Note: to send your email vote in support of Take this Hammer's nomination to the National Film Registry, please visit this web page at the Library of Congress's web site: http://www.loc.gov/film/vote.html.
Please note: copyright to Take this Hammer is held by WNET. All rights reserved. WNET is the premier public media provider of the New York metropolitan area and parent of public television stations THIRTEEN and WLIW21. Take this hammer was originally produced by KQED for National Educational Television (NET) - the predecessor of WNET - and first aired on February 4th 1964 at 7:30pm, on KQED Ch.9 in the Bay Area.KQED's mobile film unit follows author and activist James Baldwin in the spring of 1963, as he's driven around San Francisco to meet with members of the local African-American community. He is escorted by Youth For Service's Executive Director Orville Luster and intent on discovering: "The real situation of Negroes in the city, as opposed to the image San Francisco would like to present." He declares: "There is no moral distance ... between the facts of life in San Francisco and the facts of life in Birmingham. Someone's got to tell it like it is. And that's where it's at." Includes frank exchanges with local people on the street, meetings with community leaders and extended point-of-view sequences shot from a moving vehicle, featuring the Bayview Hunters Point and Western Addition neighborhoods. Baldwin reflects on the racial inequality that African-Americans are forced to confront and at one point tries to lift the morale of a young man by expressing his conviction that: "There will be a Negro president of this country but it will not be the country that we are sitting in now." The TV Archive would like to thank Darryl Cox for championing the merits of this film and for his determination that it be preserved and remastered for posterity.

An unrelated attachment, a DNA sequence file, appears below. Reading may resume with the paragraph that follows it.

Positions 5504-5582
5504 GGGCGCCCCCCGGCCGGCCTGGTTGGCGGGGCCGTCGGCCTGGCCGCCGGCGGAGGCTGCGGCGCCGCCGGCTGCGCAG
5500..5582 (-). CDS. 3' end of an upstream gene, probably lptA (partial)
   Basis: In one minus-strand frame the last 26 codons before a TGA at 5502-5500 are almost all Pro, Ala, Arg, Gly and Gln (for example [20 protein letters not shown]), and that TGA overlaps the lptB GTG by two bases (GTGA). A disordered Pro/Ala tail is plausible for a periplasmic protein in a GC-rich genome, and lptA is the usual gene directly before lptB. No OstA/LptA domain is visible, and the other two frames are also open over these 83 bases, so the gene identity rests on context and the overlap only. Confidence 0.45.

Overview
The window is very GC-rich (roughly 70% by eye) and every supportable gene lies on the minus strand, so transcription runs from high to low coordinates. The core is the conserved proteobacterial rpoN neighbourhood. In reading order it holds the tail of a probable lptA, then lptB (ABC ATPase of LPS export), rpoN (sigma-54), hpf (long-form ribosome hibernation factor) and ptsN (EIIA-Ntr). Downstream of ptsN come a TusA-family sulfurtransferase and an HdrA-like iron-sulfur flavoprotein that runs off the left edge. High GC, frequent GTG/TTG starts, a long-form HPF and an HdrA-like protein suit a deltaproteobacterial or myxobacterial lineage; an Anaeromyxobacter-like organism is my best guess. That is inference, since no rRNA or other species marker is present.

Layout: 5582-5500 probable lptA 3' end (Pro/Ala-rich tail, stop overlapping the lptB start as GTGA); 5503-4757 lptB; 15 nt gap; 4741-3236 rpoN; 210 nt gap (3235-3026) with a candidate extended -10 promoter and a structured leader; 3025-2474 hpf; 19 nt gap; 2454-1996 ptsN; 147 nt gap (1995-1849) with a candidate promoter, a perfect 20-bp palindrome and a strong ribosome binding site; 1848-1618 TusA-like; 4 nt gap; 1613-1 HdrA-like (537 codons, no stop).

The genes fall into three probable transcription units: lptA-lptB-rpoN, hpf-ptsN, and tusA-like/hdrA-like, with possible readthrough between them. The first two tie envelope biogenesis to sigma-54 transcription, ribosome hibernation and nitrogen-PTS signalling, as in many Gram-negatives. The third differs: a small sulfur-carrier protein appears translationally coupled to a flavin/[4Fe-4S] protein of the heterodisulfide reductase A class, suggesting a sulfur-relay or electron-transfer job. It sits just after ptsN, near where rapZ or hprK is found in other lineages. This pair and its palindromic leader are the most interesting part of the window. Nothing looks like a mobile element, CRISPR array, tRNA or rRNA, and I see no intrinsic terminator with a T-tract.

In the film’s very opening scene, Famios Bell (aka Jackie Bell) says to
Orville Luster: “I’ll tell you about San Francisco. The white man, he’s
not taking advantage of you out in public, like they’re doing down in
Birmingham, but he’s killing you with that pencil and paper, brother!”
Famios’ family moved to Bayview in 1943 and he eventually worked for
almost 40 years as a federal employee before retiring. When interviewed
about his meeting with Baldwin by Dutch filmmaker Caroline Bins in 2012,
recalled: “I asked him [Baldwin] what’s it like to be a great writer? …
He told me you have to study. You have to become articulate and you have
to care. These things I remember, and he also told me that we would
have a Black
president one day. That sticks in my mind more than anything.” Famios
went on to play an active role in his community, coaching basketball and
mentoring youth, and this is just one example of how Baldwin’s 1963
visit had a positive impact on the neighborhood.
Follow this weblink to view an interview with director Richard O. Moore, who discusses the original production and working with Baldwin in The Making of Take this Hammer. As Moore notes, 15 minutes were cut from his original version by order of KQED's Board of Directors, some of whom felt the film cast San Francisco's race relations in an overly negative way. One board member stated that: "I believe we would all agree that it is not the function of KQED to produce inflammatory, distorted, sacrilegious, extremist programming under the name of educational television. I believe this program is all of these." The original 59 minute director's cut may now also be viewed in DIVA.
The Bay Area TV Archive’s digitization projects are supported in whole or in part by the U.S. Institute of Museum and Library Services under the provisions of the Library Services and Technology Act, administered in California by the State Librarian.
For questions or comments about the Bay Area Television Archive, contact Alex Cherian, Bay Area Television Archivist, by e-mail at email@example.com or phone at 415-405-5565.